Super Problem Solving

By Gabor Samu, IBM Spectrum Computing

August 9, 2018

You might think that tackling the world’s toughest problems is a job only for superheroes, but at special places such as the Oak Ridge National Laboratory, supercomputers are the real heroes.

At Oak Ridge, we tackle some of the most difficult grand challenges that the planet has to offer,” states Jeff Nichols, Associate Laboratory Director at Oak Ridge National Laboratory (ORNL).

At Oak Ridge and other US Department of Energy National Labs, supercomputing resources are made available to commercial and government clients to help solve problems ranging from clean energy to national security. Recently, as part of the Collaboration of Oak Ridge, Argonne, and Lawrence Livermore (CORAL) program, the US Department of Energy unveiled the newest super member of the ORNL team –  Summit, the world’s most powerful and smartest artificial intelligence (AI) supercomputer – the result of years of dedication and innovation by IBMers around the world.

Summit is a collaborative project,” notes Buddy Bland, Project Director at the Oak Ridge Leadership Computing Facility. “It brings together all the resources of the OpenPOWER Foundation and gives us the opportunity to build a machine that will be second to none in the ability to do science.”

Summit is capable of performing 200 quadrillion calculations per second — or 200 petaflops — making it the fastest in the world. But this system was never just about speed. Summit is also optimized for AI in a data-intense world. IBM designed a new heterogeneous architecture that integrates the robust data analysis of powerful IBM POWER9 CPUs with the deep learning capabilities of GPUs. The result is unparalleled performance on critical new applications.

Jack Wells, Director of Science at the Oak Ridge Leadership Computing Facility states: “Because of the new compute and data infrastructure we’re building with Summit, the time to solution can be dramatically decreased, which means that more challenging, more complete problems can be attempted.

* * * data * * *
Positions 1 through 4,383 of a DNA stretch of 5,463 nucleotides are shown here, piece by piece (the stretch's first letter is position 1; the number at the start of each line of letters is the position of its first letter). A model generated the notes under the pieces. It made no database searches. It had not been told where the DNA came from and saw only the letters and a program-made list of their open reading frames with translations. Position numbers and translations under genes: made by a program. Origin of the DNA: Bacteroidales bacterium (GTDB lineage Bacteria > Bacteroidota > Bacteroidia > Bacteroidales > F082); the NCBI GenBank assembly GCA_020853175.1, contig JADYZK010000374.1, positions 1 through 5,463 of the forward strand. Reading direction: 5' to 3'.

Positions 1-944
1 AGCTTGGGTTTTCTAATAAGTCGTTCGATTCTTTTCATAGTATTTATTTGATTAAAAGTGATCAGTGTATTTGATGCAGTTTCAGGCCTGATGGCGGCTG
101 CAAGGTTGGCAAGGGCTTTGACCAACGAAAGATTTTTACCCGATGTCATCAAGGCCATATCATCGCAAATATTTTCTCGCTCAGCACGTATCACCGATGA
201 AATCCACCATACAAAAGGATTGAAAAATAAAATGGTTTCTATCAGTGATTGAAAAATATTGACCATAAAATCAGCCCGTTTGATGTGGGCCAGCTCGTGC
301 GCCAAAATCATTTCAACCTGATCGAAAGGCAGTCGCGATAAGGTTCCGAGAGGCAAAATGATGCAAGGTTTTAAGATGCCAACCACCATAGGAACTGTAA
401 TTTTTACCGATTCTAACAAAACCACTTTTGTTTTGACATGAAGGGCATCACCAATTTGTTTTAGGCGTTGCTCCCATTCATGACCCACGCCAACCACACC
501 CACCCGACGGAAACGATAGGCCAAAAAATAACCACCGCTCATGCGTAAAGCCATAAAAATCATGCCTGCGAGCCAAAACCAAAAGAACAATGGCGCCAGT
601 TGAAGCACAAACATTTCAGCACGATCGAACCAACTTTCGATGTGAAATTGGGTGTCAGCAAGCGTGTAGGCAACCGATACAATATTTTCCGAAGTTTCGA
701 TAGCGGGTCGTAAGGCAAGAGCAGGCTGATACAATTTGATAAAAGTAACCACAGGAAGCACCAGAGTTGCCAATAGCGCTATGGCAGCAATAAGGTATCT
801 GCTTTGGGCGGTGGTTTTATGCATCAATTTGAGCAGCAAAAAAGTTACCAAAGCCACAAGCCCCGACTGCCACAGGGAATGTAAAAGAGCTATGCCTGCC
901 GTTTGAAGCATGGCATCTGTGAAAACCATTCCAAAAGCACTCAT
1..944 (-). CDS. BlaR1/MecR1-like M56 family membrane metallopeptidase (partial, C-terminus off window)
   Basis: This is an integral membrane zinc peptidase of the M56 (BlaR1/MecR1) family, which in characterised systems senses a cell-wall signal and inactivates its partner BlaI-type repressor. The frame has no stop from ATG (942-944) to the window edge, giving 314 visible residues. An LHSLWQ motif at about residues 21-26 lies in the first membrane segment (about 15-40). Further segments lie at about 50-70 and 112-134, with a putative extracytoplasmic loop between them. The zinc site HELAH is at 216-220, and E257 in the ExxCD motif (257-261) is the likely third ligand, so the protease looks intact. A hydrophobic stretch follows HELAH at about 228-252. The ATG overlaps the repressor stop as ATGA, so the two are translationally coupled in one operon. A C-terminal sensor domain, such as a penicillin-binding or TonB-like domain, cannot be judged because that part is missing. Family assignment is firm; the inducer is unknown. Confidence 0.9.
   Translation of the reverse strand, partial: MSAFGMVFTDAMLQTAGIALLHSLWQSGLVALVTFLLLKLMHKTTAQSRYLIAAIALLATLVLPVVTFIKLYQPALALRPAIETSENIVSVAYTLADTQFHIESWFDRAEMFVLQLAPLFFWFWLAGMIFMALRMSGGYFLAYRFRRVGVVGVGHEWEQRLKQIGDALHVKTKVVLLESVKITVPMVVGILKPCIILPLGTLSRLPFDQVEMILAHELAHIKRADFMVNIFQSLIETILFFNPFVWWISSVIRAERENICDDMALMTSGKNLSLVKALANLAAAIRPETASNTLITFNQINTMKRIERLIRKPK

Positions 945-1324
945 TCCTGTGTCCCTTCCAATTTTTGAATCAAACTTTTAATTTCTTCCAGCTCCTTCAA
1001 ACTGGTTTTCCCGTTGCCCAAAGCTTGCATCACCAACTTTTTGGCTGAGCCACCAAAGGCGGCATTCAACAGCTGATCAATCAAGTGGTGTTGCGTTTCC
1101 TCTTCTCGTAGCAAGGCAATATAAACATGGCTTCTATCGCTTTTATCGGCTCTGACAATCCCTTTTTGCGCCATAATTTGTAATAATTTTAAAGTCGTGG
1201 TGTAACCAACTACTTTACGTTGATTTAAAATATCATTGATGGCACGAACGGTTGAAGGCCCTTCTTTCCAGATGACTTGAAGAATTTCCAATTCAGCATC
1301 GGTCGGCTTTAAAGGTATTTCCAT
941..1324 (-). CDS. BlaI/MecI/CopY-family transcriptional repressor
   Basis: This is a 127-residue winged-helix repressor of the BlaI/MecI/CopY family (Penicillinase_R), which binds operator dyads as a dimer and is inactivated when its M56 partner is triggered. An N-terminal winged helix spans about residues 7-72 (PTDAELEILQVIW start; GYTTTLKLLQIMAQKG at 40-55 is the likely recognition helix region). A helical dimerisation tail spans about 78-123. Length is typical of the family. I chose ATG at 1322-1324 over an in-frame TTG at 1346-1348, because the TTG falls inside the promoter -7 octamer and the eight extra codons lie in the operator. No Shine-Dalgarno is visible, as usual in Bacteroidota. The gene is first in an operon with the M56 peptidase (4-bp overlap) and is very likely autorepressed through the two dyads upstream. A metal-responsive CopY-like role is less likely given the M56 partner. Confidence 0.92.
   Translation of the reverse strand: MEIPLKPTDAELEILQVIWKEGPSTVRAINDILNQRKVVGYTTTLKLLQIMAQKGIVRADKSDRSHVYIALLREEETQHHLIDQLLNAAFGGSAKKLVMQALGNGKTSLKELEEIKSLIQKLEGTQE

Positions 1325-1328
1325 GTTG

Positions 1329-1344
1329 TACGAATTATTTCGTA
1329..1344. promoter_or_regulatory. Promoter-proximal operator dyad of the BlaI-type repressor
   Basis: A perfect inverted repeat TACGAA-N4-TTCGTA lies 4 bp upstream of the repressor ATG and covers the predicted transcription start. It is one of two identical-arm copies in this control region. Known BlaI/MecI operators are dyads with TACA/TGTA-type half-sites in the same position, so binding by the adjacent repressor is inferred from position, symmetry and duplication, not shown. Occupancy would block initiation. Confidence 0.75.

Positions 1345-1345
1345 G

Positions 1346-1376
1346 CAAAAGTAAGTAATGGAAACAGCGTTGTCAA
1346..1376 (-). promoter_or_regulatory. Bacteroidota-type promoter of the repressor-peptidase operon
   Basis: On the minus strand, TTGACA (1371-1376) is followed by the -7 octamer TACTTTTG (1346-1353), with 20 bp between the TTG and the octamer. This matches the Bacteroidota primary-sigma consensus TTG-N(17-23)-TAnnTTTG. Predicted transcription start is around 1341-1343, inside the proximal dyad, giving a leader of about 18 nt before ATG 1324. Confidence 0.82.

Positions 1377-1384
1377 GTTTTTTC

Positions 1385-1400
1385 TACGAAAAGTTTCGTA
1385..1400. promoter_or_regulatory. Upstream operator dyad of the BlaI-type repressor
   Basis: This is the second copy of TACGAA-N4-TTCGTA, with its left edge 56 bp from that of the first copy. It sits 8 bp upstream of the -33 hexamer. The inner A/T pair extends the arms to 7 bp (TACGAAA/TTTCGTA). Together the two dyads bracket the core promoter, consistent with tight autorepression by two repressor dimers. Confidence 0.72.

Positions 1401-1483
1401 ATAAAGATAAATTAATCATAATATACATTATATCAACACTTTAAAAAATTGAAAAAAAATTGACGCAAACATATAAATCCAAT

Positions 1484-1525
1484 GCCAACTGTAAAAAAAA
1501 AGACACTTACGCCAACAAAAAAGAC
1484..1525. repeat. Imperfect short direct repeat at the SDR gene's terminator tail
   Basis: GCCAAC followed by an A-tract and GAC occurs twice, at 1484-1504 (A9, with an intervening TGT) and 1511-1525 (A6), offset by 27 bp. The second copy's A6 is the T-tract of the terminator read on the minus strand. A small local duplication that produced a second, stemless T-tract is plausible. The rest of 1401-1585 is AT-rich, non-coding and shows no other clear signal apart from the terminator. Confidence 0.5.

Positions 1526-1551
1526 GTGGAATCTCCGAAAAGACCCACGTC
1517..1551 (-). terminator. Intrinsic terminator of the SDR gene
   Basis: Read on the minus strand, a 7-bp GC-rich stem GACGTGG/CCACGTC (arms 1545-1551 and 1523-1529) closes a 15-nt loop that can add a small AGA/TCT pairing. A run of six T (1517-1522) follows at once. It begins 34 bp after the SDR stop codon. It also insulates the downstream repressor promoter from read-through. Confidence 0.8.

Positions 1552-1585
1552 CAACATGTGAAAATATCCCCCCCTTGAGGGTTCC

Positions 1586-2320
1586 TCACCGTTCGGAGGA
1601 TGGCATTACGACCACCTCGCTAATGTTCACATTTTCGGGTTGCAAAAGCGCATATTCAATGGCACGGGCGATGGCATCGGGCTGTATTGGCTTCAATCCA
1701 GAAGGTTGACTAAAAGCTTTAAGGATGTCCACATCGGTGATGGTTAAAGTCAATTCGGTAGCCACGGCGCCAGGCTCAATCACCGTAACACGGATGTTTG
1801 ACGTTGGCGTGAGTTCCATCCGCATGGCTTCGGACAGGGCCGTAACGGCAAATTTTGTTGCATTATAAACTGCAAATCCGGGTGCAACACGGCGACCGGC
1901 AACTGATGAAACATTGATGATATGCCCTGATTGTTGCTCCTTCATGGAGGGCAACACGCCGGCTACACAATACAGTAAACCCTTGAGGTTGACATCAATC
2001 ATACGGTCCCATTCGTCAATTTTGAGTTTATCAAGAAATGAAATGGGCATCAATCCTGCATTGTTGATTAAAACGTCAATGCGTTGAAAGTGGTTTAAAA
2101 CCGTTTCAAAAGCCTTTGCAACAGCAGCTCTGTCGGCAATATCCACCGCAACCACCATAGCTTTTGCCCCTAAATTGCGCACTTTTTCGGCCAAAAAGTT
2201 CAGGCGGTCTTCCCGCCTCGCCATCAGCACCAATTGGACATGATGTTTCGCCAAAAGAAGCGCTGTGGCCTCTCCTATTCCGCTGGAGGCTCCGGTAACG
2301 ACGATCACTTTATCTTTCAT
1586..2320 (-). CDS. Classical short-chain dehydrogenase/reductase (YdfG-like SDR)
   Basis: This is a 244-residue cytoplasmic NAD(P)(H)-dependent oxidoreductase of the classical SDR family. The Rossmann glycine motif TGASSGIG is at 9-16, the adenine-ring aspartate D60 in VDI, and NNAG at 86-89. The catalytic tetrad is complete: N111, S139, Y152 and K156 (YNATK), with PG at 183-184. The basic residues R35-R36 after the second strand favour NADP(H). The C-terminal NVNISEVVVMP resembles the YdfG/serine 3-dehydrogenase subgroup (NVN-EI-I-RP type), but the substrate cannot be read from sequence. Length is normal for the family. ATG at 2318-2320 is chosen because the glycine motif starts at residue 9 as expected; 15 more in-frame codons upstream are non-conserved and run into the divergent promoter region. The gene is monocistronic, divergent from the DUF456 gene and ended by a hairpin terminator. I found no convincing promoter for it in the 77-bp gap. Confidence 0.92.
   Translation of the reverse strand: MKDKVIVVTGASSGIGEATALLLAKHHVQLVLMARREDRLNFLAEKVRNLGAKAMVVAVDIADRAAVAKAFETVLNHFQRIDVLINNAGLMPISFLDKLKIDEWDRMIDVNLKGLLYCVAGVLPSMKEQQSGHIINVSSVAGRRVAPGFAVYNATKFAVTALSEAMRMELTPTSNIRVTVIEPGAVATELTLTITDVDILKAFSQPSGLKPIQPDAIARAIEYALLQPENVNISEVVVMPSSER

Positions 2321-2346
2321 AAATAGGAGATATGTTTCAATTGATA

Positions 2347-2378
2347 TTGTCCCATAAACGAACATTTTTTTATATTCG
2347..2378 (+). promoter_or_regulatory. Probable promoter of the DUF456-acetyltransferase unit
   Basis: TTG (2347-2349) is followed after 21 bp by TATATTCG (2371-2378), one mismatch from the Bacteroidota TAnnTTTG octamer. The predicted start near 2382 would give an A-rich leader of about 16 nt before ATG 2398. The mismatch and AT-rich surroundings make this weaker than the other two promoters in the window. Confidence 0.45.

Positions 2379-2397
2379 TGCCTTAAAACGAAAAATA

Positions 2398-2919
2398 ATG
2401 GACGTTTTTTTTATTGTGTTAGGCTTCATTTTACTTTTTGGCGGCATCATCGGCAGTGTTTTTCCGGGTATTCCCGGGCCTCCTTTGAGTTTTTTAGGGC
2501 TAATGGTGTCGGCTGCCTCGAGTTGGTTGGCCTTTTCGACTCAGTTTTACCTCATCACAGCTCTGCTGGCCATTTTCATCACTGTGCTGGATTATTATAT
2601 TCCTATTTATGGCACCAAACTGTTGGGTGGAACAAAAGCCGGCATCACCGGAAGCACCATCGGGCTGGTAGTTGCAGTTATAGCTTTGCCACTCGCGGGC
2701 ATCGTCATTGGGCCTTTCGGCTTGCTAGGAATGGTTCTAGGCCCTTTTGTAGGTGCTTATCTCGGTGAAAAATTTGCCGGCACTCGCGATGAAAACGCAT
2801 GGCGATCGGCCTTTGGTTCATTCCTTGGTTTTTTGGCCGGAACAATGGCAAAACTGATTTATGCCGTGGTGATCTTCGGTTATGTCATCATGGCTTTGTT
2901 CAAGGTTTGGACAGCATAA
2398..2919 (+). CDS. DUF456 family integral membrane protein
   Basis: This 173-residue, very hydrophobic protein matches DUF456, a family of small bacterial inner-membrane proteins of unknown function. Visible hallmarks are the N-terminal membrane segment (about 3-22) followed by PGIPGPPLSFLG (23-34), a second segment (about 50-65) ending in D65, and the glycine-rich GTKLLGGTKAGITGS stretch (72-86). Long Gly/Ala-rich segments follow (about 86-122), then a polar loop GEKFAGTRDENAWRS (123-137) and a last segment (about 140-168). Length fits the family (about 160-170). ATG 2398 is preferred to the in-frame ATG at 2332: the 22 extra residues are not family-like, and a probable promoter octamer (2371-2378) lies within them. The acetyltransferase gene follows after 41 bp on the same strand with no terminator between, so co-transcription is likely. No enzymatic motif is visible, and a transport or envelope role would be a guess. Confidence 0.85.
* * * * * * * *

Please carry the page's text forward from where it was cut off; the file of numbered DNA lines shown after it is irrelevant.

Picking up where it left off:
The Summit supercomputer at Oak Ridge uses an advanced “data centric” approach that minimizes data in motion and energy consumption, providing more cost-effective modeling, simulation, and Big Data analytics. The world is generating more than 2.5 billion gigabytes of data every day (equivalent to 250 million football fields full of books), requiring entirely new approaches to supercomputing.[1]

The current approach from other technology providers presumes a model of data repeatedly moving back and forth from storage to processor in order to analyze and access data insights. However, this approach becomes unsustainable with the onslaught of Big Data because of the significant amount of time and energy that massive and frequent data movement entails. To address this issue, IBM researchers pioneered an architecture that embeds compute power everywhere data resides in the system, allowing for a convergence of analytics, modeling, visualization, and simulation, driving new insights at incredible speeds.

The systems such as Summit at Oak Ridge are expected to offer five to 10 times better performance on commercial and high-performance computing applications compared to the current systems at the labs, and will be more than five times more energy efficient.

Along with leveraging the advantages offered by IBM Power processors and the innovative new data centric architecture, Summit at Oak Ridge has deployed a data storage solution based on the high performance IBM Spectrum Scale data management system powering an IBM Elastic Storage Server (ESS) file system that provides an astonishing 250 petabytes of storage and 2.5 terabytes per second of throughput.

Summit also leverages the power of IBM Spectrum Computing solutions such as IBM Spectrum LSF Suites to provide sophisticated systems management and workload prioritization, while helping to enhance user productivity by hiding the complexity inherent in high performance computing environments.

“We are integrating LSF capabilities with facility awareness to influence scheduling decisions,” notes Jim Rogers, Director of Computing and Facilities for the Oak Ridge National Laboratory’s National Center for Computational Sciences. “With the ability to exchange information, we expect increased operational effectiveness.”[2]

Bringing superheroes to life may not be the formal mission of installations such as the Oak Ridge National Laboratory, but with the help of IBM, developing super capabilities to solve very difficult problems certainly is. Jack Wells states: “We’re thrilled to be partnering again with IBM on this project. Doing something that’s really important to the nation really gets us going.”

Learn more about how IBM and the OpenPOWER Foundation are supporting the development of the new Summit supercomputer at Oak Ridge.

 

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